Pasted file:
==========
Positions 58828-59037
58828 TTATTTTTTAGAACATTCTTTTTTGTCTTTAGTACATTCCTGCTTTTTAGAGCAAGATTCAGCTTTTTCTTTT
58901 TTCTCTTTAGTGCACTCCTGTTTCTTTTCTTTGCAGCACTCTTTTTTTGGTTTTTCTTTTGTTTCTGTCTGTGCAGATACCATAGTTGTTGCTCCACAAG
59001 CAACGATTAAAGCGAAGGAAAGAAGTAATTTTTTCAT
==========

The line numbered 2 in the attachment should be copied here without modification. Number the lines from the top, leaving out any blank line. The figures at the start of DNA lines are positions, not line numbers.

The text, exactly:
58828 TTATTTTTTAGAACATTCTTTTTTGTCTTTAGTACATTCCTGCTTTTTAGAGCAAGATTCAGCTTTTTCTTTT